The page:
The Journey Home

After one more day of dancing, they finally journeyed back home. They returned to their farms with a renewed sense of duty. It didn’t matter anymore that they were poor and unsophisticated, and that the rest of the country looked down on them. It didn’t even matter that the king himself recognized them. All that mattered now was the service they would provide for their country.


G‑d created many spiritual worlds filled with angels, who have a sophisticated understanding of spirituality. Beneath these spiritual worlds is the physical world, where we human beings exist. We have almost no awareness of G‑dliness at all, but we sustain all of the spiritual worlds with our mitzvahs.

Once a year, during the month of Elul, G‑d makes Himself completely available to us, but in a way that is so subtle, we might miss Him altogether if we don’t make the effort to discover Him.

The High Holidays, on the other hand, evoke a natural Once a year, G‑d makes Himself completely available to usreaction in every Jew, irrespective of his efforts. The aura that surrounds the ten days from Rosh Hashanah to Yom Kippur is so overpowering that Jews automatically react with a sense of awe. Then, after Yom Kippur is over, the intensity wears off and it is as if this otherworldly experience never happened at all. But we don’t stop there.

During the High Holidays, we spent our days fasting and praying, experiencing G‑d’s love on His terms. Four days later, on Sukkot, we eat and rejoice and celebrate G‑d’s love on our terms. After seven days of celebrating, Shemini Atzeret arrives, and we stop to absorb the experiences of the entire month. It is at that point that we realize that our greatest joy is not simply that G‑d loves us, but that He chose us for a mission by giving us the Torah. This realization is followed by Simchat Torah, when we dance for one last day, celebrating the mission G‑d empowered us with by giving us the Torah.

Finally, following Simchat Torah, we take leave of the whirlwind of holidays and return to our ordinary lives, empowered by our newfound purpose.1


Footnotes
1.
Adapted from a lecture by Rabbi Yossi Paltiel. This story is an embellishment of the analogy given in Likkutei Torah for the month of Elul. Based on various other chassidic discourses, this story has been extended to the holidays that follow in the month of Tishrei.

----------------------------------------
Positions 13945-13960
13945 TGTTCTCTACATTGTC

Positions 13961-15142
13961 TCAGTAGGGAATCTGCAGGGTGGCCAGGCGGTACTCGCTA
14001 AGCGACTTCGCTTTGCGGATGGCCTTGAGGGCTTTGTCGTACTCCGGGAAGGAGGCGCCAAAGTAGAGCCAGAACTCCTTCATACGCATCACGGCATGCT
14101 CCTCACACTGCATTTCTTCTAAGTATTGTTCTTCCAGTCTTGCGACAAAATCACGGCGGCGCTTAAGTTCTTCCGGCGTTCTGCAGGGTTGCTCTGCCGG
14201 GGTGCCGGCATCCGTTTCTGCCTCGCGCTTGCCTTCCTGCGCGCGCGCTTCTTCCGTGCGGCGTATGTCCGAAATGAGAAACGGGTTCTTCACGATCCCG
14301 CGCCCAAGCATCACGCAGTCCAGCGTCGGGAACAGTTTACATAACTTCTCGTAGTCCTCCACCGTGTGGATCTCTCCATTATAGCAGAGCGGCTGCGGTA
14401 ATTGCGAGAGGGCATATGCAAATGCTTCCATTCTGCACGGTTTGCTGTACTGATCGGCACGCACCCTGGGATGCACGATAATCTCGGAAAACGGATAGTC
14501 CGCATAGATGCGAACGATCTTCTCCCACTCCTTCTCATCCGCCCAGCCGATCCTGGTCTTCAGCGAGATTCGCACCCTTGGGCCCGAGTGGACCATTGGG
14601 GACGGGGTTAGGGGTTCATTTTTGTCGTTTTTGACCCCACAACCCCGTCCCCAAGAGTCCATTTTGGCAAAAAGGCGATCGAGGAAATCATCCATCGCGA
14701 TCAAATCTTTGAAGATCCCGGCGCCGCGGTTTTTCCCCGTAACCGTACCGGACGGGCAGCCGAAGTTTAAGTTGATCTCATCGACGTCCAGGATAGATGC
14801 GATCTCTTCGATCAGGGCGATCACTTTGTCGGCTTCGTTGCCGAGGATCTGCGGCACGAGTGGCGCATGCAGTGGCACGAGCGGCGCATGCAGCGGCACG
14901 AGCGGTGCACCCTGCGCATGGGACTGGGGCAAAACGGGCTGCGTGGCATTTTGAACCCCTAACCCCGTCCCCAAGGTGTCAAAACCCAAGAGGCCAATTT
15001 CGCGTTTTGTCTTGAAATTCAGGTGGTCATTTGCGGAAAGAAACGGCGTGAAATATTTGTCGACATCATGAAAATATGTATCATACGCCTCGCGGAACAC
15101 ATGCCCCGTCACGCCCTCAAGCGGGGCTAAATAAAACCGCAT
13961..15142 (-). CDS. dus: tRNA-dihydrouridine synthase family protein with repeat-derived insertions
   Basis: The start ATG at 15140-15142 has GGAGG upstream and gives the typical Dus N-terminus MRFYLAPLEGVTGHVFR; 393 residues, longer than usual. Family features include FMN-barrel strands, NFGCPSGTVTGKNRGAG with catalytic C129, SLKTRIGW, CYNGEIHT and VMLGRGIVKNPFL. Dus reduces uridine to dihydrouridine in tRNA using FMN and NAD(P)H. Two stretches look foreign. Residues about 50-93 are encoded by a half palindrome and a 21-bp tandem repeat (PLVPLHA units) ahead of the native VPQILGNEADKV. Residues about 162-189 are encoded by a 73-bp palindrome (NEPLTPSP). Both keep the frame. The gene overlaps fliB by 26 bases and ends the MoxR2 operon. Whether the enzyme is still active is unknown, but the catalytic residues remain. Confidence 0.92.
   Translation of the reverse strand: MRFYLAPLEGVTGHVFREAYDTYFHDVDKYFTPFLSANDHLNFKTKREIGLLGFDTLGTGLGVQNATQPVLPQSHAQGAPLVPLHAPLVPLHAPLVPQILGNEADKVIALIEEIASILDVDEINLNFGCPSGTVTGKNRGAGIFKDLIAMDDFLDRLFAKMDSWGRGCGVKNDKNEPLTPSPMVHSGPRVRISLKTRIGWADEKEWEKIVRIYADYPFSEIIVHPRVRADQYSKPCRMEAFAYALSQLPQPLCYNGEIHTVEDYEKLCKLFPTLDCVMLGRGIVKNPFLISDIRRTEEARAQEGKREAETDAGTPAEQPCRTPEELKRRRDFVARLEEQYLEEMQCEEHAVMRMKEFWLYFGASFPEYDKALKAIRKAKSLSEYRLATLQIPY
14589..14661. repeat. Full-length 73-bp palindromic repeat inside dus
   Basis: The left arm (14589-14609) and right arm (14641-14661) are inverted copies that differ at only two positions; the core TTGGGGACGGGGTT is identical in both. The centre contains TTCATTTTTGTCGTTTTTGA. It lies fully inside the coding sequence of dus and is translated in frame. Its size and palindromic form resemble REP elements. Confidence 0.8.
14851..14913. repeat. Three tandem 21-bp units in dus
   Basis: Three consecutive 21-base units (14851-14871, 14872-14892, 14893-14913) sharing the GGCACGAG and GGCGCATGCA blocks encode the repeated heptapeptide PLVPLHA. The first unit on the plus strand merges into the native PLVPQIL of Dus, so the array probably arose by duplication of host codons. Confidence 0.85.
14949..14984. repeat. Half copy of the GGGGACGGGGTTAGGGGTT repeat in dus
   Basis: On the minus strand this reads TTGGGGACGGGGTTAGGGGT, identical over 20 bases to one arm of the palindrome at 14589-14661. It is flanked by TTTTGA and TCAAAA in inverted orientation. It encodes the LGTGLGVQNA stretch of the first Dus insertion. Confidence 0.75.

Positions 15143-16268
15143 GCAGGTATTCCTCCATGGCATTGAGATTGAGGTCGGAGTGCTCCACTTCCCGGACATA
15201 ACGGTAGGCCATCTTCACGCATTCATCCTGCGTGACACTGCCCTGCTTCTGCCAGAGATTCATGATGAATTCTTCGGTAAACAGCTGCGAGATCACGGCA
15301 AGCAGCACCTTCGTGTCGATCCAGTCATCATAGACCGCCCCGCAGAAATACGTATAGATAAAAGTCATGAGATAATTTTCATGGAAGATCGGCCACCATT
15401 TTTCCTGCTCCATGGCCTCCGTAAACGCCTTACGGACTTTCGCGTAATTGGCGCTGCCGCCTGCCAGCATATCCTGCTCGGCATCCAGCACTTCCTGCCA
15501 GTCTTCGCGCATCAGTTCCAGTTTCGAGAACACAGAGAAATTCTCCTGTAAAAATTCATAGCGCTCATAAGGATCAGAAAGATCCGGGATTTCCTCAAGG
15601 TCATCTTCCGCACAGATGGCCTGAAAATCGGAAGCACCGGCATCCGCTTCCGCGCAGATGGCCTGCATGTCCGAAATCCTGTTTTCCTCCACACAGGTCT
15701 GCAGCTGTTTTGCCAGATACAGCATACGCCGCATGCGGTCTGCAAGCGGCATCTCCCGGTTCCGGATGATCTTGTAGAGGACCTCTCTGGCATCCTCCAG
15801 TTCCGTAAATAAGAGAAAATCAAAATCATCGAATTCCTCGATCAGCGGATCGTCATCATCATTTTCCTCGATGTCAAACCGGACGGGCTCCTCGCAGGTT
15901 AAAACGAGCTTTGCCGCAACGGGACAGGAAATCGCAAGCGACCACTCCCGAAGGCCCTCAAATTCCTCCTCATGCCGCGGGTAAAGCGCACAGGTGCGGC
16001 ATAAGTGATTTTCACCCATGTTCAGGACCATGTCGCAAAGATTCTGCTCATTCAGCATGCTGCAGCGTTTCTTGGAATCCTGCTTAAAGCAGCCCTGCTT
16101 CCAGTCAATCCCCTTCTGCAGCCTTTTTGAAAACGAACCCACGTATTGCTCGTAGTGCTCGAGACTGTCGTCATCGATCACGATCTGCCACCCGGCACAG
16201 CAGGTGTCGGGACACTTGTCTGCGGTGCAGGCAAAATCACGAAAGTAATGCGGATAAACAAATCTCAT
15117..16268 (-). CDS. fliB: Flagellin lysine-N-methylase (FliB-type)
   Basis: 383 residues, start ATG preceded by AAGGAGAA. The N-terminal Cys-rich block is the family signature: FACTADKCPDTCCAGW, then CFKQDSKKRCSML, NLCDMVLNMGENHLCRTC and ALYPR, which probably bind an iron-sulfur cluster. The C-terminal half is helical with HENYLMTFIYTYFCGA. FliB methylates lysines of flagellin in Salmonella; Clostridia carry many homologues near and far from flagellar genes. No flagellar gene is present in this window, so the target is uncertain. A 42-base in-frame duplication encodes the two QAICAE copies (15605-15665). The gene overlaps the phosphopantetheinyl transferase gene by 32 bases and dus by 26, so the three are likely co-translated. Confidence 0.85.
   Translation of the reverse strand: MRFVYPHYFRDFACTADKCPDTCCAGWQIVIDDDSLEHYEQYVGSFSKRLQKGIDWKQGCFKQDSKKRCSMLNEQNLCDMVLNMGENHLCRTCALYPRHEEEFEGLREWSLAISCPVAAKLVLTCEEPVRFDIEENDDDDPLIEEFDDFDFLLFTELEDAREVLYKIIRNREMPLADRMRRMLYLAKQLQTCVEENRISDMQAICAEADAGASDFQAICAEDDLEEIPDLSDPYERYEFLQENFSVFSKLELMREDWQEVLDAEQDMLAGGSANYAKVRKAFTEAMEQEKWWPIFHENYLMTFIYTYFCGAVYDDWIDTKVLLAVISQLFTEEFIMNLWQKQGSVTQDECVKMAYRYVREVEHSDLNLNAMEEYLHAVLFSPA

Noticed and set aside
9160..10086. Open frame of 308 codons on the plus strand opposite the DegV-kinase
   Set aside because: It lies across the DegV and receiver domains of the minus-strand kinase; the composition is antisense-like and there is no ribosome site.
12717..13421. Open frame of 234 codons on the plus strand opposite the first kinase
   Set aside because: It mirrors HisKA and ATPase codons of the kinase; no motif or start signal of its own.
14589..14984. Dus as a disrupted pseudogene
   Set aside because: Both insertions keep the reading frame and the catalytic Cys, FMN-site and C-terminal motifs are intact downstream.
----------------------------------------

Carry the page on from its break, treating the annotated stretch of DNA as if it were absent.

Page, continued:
Hadassah Silberstein grew up in Ithaca, NY. She studied at Machon Shoshanat Yerushalayim and Mayanot Institute. She currently lives in Brooklyn and teaches Jewish studies at a local high school. She is also the co-founder of Batsheva Academy, an institute devoted to advanced Torah learning for women.
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Anonymous LA September 18, 2016

Wow! Such a great article! Thank you for sharing your beautiful words! Reply

Shoshana Jerusalem October 11, 2015

P.S. I forgot to mention..... The main thing we should do is ask this wonderful King to forgive us if we sinned against HIm. That way we can stand before Him on Rosh Hashanna, the Day fo Judgement, in clean clothing. And our judgement will be a different one then it would have been if we are still wearing our dirty, stained clothing.

But of course, like the article said, we should also become close to Him. Reply

Shoshana Jerusalem October 11, 2015

Forgot the most important thing To bad that when the King was in the field, they didn't tell Him all their problems and beg Him to provide all their needs, help them with the ruchnious problems with their children, with their health issues, their lack of parnassa, shalom bayis problems, etc. That's what we are supposed to do during Elul, together with getting close to Him. Elul is an "es ratzon" and we should take advantage of it. Reply

sunil subba India October 9, 2015

Theres a lot of women who stay home to look after babies and i feel that they have contributed a lot but then they forget that this is also a profession in par with their husbands work infact staying at home looking after the babies is more difficult.Gandhi said "there is no such thing as a noble profession". Reply

Jon Laubert Albuquerque October 7, 2015

I have known G-d s name, English from the age of three. This parable of truthfulness and wisdom will inspire me from now on. Kiergaard has a similar parable to sbother point;: the question of love. Most thanks for your contribution to my life. Reply